‘Back in 2011, my research team published the results of the largest trial of critically ill children ever undertaken in Africa (FEAST trial), a trial that examined fluid resuscitation strategies in children with severe febrile illnesses (including malaria and bacterial sepsis). Contrary to expectation, the trial showed that fluid boluses were associated with an increased mortality compared to no-bolus (control), the greatest effect was in children with the most severe forms of shock. We were delighted when the FEAST trial won the prestigious 2011 BMJ Research Paper of the Year award and expected that doctors around the world would sit up and take notice – and guidelines for management of children suffering from shock due to sepsis would change.
However, five years on, I have to say that I am disappointed that the WHO guidelines in resource-poor settings are still largely unaltered. Although the humanitarian aid charity Medicins sans Frontieres changed its own procedures within nine months of our results becoming public, the directing and coordinating agency for international health of the United Nations has so far left existing guidelines in place. This is despite the fact that we found that the intervention of rapidly administering fluids was actually harmful to children in our study which was robust and based on sound scientific evidence. One statistician said it was the most consistent he had ever seen.
What we found was the administering fluids did have an immediate effect of bringing children round so they appeared to be better in the short term, but four or five hours later many of the children suffered a catastrophic vascular collapse, which often sent them into deeper shock. In low GDP countries, where there are few intensive care facilities to support children in this emergency, this deep shock can lead to death in many cases. Interestingly, this result may be masked in developed countries where children have better support after they are brought into hospital and can be given special drugs called inotropes to assist the recovery of the circulatory system. However, no research has been done to confirm or refute this.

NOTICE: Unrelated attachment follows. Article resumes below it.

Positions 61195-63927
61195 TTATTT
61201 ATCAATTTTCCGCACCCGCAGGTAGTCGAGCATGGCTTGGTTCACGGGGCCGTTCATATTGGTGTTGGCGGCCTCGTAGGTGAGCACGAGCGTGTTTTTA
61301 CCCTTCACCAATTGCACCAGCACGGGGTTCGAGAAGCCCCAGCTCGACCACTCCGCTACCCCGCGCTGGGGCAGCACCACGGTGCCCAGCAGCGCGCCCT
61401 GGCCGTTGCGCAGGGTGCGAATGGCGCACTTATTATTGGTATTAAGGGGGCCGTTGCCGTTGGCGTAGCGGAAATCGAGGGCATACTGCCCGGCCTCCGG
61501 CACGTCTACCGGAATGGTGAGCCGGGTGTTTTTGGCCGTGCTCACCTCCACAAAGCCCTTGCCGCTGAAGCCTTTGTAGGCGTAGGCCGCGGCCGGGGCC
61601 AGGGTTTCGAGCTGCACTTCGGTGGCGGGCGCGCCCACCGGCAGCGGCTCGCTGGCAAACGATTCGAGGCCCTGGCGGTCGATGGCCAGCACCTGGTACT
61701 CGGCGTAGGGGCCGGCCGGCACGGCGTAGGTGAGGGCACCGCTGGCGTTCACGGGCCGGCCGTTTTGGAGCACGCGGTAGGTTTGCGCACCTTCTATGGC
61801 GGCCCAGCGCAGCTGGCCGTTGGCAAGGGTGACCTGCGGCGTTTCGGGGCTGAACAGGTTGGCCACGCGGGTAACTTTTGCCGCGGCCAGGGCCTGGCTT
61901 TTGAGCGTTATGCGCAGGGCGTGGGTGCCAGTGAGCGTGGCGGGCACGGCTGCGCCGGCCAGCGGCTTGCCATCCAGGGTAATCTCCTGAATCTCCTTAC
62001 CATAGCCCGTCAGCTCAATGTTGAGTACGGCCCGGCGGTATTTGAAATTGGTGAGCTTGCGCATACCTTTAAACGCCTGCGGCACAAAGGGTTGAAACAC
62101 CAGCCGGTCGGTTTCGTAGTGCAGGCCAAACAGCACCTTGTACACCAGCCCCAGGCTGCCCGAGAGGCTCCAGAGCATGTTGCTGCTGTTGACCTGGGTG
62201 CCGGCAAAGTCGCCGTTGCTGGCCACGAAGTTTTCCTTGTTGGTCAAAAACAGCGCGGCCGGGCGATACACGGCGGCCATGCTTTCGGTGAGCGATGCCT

The WHO guidelines committee looked at the evidence and decided to downplay our results. One of the problems was that the members of the committee themselves did not have sufficient expertise to review the evidence we presented and understand the context. I did write a very detailed response to their conclusion, but it was ignored.
So they retained the guideline to give very sick children a rapid infusion of fluids, but tempered it with the recommendation that children would also be given inotropes. But this just shows the lack of understanding of the committee of what actually happens in resource-poor settings. Access to drugs can be limited and the logistics may not be in place to get them to where they are needed. Inotropes cannot just be popped under the tongue by a healthcare assistant. They need to given as a continuous infusion by a trained professional who may well not exist.
In my opinion, this lack of decisive action is costing tens of thousands of children their lives in Africa. It is very frustrating for people like me who are working in areas where it is having a dramatic negative impact. It is like trying to change the direction of a juggernaut which thunders on despite all the evidence that it is going the wrong way.